I enjoyed reading the biography of Dr. T.T. Shields, called the Spurgeon of Canada. He was born and reared for the first years of his life in Bristol, England. His father and many ancestors were preachers. His grandfather was a very well respected evangelical Anglican preacher, his father became a Primitive Methodist, and later Dr. Shields embraced the Baptists. (You might say the family kept improving on their faith until they found perfection of doctrine). Although he was a Baptist, he never lost the formality and style of worship that he learned as a lad in the Anglican cathedral and cathedral school he attended. Years later Dr. Shields was walking through the great cathedral with a minister friend of his. His biographer said, “The organist was playing several of the old stately hymns of the faith. The building reverberated with the soul-stirring tunes that are common property of all Christendom. As they emerged from the 800-year-old cathedral, Dr. Shields turned to his companion and pointedly said, “Now you know why I hate jazz!” As I read this statement, I understood it not to be critical as much as constructively saying, “I don’t want anything to take me away from where I am with God.” What he was saying is that this music takes him closer.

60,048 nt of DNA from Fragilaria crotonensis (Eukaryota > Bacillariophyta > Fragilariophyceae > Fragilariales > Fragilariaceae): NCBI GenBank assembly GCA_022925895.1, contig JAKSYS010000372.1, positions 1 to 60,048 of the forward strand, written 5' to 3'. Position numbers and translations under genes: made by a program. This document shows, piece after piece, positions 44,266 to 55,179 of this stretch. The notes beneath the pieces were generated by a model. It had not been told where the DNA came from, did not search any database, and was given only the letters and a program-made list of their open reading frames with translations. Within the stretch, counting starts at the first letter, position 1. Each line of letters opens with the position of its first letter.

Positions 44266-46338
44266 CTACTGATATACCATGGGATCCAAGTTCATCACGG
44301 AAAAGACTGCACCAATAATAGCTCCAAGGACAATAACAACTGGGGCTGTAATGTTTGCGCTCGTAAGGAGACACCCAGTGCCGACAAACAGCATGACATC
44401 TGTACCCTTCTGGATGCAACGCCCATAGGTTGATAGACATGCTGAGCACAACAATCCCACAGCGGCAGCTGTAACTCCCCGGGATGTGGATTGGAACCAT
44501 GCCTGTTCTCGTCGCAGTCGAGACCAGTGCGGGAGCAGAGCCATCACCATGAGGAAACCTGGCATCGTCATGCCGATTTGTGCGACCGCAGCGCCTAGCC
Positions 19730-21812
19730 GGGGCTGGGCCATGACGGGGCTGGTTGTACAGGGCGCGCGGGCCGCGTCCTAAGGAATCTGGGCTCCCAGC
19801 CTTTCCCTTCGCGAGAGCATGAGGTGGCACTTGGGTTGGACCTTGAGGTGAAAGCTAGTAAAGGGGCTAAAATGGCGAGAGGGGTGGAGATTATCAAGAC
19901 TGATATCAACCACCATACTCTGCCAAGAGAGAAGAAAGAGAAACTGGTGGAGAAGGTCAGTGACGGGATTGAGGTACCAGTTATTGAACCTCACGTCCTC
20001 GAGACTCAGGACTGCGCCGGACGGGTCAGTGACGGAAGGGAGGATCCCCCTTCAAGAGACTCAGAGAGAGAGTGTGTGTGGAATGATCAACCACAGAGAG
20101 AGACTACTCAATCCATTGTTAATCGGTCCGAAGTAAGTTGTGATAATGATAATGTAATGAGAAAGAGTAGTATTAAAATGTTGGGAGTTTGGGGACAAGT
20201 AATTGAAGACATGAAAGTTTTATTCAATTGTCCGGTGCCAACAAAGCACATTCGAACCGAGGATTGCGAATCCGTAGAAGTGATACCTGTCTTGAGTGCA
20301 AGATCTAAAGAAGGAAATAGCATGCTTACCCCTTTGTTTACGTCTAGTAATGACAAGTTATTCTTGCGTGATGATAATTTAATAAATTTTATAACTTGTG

Music can take you to the land of love! When a man and a woman fall in love, music often provides a soundtrack of their relationship. When Barbara and I married our pastor’s wife sang a song with the phrase, “Here’s our life, through the good and bad of life.” When I hear that song, I am reminded of our love and joint dedication to Christ. A oldest daughter Heather and her husband Jared have sung a song entitled, Together. It begins by saying, “Before the world began our union was His plan. Our lonely days are gone; together we’ll be one.” The chorus goes on to say, “And we’ll go on together, walk together, and with your hand in mine, we’ll stand the test of time, bound by a love from God…And we’ll stay together, pray together, yielding our lives into His hands of love.” This speaks so strongly of love and commitment to each other and to God.